Anthropologie is such a great source to steal ideas from for inspiration. One of my favorite things to do late at night is browse through the Anthro site with a cup of hot tea. Gets my brain going.
Much to my delight Anthro just added a darling little fabric and bead necklace. Check it out here. I love the style of this necklace but the color, not so much. I don’t want anything named “Guacamole” for the color hanging around my neck. I don’t have the style to pull that off.
Second, according to the description, this little baby is 72″ long. That would go down to my knees. No thanks. Never fear. Anthro Knockoff Girl is here!
Ok, that was weird. But the necklace that resulted is pretty darn cute, and a much better fit for me in size and color. The beauty of creating things ourselves – we get it the way WE want it.
One of the other things I like about this necklace is that you don’t need any jewelry hardware or tools. Just a sewing machine. Ready to get started? This one won’t take long, I promise!
Here’s what you’ll need:
Fabric for necklace and ruffles – I used a sort of sheer fabric I had on hand
Beads – 3 sizes. Buy the cheapies – they don’t show. The largest bead I used was 1/2″ diameter, then two smaller sizes.
Thread to match
Cut your fabric into long pieces – measuring total of around 90″ long by 2″. Mine were 2 pieces that I sewed together in the middle. That’s no big deal, we’ll just hide the seam in a knot.
Cut out your circles – 2 1/2″ diameter. I used 22 but you would want to cut out a few more in case you want it a little rufflier.
Do any piecing of your long strip first. Fold the strip in half, longways, and sew together using a 1/4″ seam. You might need to adjust this if you are using different sized beads. You want your casing to be just a little wider than your largest bead.
Get ready to turn your casing inside out. You can either sew a ribbon in one end, then as you sew your casing, keep the ribbon running through the center so that you can just pull the ribbon to turn it inside out.
Or you can pin a safety pin in one end and feed that through the casing. That is what I did.
Place a large bead inside the casing. Fold your tube in half and move the bead to the bottom center. Make a tight knot on either side of the bead. If you have a seam in the middle, try and put your seam inside the knot so it doesn’t show. You might need to twist the fabric a bit as you knot it to keep the knot as small as possible.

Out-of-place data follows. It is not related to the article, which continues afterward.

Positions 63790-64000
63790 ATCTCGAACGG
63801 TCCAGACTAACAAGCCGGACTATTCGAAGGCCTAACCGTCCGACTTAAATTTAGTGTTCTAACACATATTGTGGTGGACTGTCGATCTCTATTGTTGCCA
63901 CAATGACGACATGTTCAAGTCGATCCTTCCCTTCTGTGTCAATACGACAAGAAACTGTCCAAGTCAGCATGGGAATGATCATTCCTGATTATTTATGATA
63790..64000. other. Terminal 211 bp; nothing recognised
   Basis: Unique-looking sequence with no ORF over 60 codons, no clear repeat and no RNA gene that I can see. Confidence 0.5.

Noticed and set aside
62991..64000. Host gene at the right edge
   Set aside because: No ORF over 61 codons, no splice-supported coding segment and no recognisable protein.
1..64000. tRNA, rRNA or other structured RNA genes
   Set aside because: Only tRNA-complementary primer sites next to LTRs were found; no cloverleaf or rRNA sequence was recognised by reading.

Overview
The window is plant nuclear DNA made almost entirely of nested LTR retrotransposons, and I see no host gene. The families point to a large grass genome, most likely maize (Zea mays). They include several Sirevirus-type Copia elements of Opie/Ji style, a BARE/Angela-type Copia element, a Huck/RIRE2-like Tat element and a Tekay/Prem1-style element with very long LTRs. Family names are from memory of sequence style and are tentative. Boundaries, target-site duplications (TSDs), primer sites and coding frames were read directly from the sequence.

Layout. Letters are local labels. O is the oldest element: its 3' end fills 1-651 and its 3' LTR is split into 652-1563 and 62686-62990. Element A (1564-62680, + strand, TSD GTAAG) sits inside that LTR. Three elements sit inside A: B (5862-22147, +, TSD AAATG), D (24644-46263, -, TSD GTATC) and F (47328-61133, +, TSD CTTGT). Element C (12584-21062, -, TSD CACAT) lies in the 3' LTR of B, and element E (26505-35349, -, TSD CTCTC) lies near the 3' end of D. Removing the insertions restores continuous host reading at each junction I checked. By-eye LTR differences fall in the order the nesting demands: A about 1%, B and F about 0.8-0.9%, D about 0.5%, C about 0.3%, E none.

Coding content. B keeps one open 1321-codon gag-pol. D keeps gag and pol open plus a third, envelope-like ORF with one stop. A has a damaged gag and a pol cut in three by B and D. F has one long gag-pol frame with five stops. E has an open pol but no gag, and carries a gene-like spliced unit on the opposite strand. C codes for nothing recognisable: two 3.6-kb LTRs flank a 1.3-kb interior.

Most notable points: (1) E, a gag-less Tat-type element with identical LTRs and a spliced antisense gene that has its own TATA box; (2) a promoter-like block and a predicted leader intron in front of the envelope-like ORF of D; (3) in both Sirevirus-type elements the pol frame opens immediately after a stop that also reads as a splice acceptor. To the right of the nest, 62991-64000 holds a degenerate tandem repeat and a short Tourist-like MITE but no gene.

Add a couple large beads on either side of this bead, knotting after them.
Continue adding beads on each side of your center bead, keeping the number of beads on each side even. Here is the pattern I used – feel free to do your own thing. ;)
Center Bead: 3 Large Beads on either side of this: 6 Medium Beads on either side: 3 Small Beads on either side. So 7 Large Beads, 12 Medium Beads & 6 Small Beads for a total of 25.
Turn the ends of your fabric tube to the inside of the tube – sew the ends closed.
Time to sew on your circles! Start by folding a circle in half, then in half again.
(In a weird optical illusion I actually look tan here. Must be the flash.)
Sew the corner of the fold to one of the knots on the right side of the necklace. Mine is started on the knot below the 5th bead on the right side.
Keep sewing folded circles to the fabric over the beads and the knots, keeping them to the front of the necklace so it lays flat. Sew about 12 circles over a space of three beads. Change directions that the ends of the circle point to fill in the area.
Repeat this process on the lower left side of the necklace – start sewing below the 8th bead down on the left side, covering 3 beads of space again.
To finish off the necklace and give it a little more of “store-bought” look, I pressed the ends of the necklace that didn’t have beads into folds, like the Anthro version. I also kind of “smooshed” up the ruffles, so they weren’t so puffy.
Try the necklace on and tie it to the length you’d like. Show off to everyone else so they can see how cool you are.
I made the necklace with what I had on hand – but the bead package I used was originally about 3 dollars and if you bought the fabric you’d need less than a 1/4 of a yard.